Shrink sleeve labels provide an attractive, shelf-defining low-cost way to sell the product. There are a variety of issues to consider when beginning a shrink project. But following these basic tips will help produce a nice outcome.
1. SizingFirst, determine the type of container to be labeled. The dimensions used in shrink sleeves are lay flat and cut height. The position and placement of the label will determine the cut height. Consider if the label will encompass the entire container from the neck to the base, or only encircle the base. Keep in mind that the cut height can be adjusted to go over the lid or cap of a container to incorporate an additional tamper evident seal.
2. Shrink FilmsFilm choices are made based on percentage of shrink needed, desired finish (gloss/matte), end-user requirements, application considerations and sustainability initiatives.
The four most widely-used films include polyvinyl chloride (PVC), polyethylene terephthalate (PETG and PETG LV), oriented polystyrene (OPS film), and polylactic acid (PLA film).
While these are the four most widely accepted shrink films used in sleeve labels, these are not the only film choices. New specialty and hybrid films have been introduced to the shrink market. There are films that combine the use of the PLA biopolymer with OPS and/or PETG. These films effectively reduce the amount of petroleum required while enhancing the properties of each film.
Some of the newer shrink films offer varying degrees of environmental resistance properties or provide unique decorative finishes.
3. TemplatesWhen designing a shrink-sleeve label, it is best to determine the location of the seam within the label. Seam location is relevant to orientation, graphics placement and application equipment.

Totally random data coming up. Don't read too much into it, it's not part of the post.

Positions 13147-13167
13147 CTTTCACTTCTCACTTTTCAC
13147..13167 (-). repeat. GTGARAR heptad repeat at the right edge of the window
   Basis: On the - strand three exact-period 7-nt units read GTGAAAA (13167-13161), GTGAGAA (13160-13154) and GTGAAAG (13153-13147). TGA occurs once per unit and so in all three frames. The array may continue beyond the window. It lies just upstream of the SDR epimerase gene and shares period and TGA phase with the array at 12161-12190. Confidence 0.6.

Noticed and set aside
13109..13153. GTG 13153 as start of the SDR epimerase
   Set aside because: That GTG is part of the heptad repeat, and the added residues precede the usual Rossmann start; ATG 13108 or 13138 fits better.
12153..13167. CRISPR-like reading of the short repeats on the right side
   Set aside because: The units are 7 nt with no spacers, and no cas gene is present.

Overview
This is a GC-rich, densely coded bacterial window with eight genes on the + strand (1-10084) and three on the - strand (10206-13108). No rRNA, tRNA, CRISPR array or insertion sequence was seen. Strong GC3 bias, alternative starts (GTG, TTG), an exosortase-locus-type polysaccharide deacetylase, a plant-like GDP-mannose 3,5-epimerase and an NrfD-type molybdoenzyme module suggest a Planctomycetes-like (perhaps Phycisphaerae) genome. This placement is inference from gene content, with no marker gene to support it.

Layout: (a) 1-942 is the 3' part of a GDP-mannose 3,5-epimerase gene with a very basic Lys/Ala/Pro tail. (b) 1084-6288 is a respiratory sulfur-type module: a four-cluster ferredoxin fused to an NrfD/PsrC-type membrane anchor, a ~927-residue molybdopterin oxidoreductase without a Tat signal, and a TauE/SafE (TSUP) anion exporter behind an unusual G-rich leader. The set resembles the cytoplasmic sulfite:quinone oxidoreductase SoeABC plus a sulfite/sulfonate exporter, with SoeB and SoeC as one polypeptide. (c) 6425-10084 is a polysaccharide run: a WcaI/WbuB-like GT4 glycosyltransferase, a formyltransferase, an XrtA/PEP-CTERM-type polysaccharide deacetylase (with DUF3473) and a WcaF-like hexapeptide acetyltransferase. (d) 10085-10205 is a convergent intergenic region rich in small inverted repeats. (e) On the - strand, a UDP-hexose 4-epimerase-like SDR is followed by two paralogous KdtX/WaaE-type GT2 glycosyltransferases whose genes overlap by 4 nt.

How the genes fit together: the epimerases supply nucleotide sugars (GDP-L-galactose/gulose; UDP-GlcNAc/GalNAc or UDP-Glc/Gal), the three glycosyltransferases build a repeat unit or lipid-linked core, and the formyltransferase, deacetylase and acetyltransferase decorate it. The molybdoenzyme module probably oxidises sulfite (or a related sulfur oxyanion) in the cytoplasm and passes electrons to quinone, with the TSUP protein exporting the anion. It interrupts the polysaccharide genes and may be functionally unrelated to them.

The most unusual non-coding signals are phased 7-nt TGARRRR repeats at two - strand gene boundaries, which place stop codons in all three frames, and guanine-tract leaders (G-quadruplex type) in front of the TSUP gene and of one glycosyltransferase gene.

Once the lay flat, cut height, seam location, and perforations are selected, the label supplier can provide a size-appropriate template. The template will allow the brand owner to visualize the label concept in a flat space. The prepress department will use the template to set up the proper printing parameters, engravings and artwork distortions.
4. Graphic PlacementThe label supplier will provide grid material in the proper size and substrate for use as a test to assure that application equipment and the heat tunnel are properly aligned and calibrated before final artwork is submitted for engraving. The grid allows the prepress department to see areas of high shrink, “no copy” sections or “hot spots” within the heat source or tunnel, and enables custom calculations to be made to achieve proper distortion.
In many containers, there are areas within the label that must shrink up to 60 to 70 percent of the original label size. That is a considerable loss of graphic surface area. Graphics departments will often block these areas within the template to indicate that any artwork located in these spaces would be highly distorted.
Heat sources come in all shapes, sizes, lengths and temperature ranges. In order to present the best label possible, the tunnel/heat source should be fingerprinted. The fingerprinting process runs several grid labels consistently through the heat source at expected heat, temperature and time parameters. The grid will highlight areas that are being hit hard by heat pockets.
A final, critical prepress function examines artwork predistortion. The test grid sleeves use to fingerprint the heat source also determines the percentage of shrink in each square inch of the label. Designers use the grid sleeve as a tool to determine the right amount of predistortion required to approximate accurate visual images and text for engravings in order to achieve a perfect container-appropriate shrink.
Every shrink sleeve project is unique. Consider all of these steps when beginning the shrink project and the result will be a package that not only looks great, but also establishes brand identity and increases market share.
Flexible Packaging thanks Gilbreth Packaging for submitting this information article.